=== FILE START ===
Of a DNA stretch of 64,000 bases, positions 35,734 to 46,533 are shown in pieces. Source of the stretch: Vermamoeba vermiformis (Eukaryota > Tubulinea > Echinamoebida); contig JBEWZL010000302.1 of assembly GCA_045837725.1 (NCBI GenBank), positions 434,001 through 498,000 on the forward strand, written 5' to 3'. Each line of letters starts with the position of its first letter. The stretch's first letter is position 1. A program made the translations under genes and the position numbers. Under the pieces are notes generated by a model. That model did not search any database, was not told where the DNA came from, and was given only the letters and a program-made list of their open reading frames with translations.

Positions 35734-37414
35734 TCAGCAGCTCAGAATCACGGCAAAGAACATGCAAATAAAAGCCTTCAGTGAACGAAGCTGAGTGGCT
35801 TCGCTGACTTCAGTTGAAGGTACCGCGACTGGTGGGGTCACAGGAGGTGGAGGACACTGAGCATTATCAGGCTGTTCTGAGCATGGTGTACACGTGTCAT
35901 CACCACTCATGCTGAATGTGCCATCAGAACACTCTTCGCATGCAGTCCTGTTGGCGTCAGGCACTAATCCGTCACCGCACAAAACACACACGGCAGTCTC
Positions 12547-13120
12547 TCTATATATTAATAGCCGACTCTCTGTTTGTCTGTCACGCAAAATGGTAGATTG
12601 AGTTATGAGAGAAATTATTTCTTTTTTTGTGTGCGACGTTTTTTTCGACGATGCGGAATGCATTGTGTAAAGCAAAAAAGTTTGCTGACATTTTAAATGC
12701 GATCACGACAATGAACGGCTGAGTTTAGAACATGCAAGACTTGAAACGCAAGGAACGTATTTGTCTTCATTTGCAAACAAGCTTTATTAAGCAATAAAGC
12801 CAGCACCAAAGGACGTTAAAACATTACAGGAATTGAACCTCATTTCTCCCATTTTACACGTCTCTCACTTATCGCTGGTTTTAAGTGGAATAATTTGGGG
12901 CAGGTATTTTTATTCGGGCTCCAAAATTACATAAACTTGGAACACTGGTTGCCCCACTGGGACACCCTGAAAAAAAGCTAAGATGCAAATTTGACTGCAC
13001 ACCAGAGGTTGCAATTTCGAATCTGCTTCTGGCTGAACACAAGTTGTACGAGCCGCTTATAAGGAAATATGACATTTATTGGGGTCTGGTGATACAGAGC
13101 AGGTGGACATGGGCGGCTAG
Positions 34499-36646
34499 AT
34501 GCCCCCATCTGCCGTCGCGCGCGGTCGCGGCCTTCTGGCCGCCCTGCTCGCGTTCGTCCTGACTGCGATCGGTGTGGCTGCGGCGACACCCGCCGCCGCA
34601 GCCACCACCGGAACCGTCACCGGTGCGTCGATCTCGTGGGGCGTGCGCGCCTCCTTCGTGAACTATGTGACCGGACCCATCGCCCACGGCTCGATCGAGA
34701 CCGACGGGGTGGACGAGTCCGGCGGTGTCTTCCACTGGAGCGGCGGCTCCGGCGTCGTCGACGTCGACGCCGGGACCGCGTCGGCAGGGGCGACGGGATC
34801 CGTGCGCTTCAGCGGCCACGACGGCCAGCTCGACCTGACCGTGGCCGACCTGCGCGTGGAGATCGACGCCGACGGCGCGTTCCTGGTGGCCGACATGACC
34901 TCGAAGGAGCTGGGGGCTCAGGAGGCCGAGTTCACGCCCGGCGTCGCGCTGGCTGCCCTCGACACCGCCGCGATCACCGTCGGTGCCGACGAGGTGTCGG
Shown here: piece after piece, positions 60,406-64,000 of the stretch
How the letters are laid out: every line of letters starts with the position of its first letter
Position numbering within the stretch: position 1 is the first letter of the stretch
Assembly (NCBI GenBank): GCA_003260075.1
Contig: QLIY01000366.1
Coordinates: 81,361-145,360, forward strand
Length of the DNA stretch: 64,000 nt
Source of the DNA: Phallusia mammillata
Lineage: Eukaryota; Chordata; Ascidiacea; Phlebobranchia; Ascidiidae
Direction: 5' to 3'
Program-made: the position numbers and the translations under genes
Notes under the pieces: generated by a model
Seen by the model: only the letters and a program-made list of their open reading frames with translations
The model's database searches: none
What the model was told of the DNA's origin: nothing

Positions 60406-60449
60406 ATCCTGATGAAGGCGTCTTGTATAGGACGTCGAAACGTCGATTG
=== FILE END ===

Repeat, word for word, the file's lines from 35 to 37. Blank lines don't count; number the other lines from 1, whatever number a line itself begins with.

What the model was told of the DNA's origin: nothing

Positions 60406-60449
60406 ATCCTGATGAAGGCGTCTTGTATAGGACGTCGAAACGTCGATTG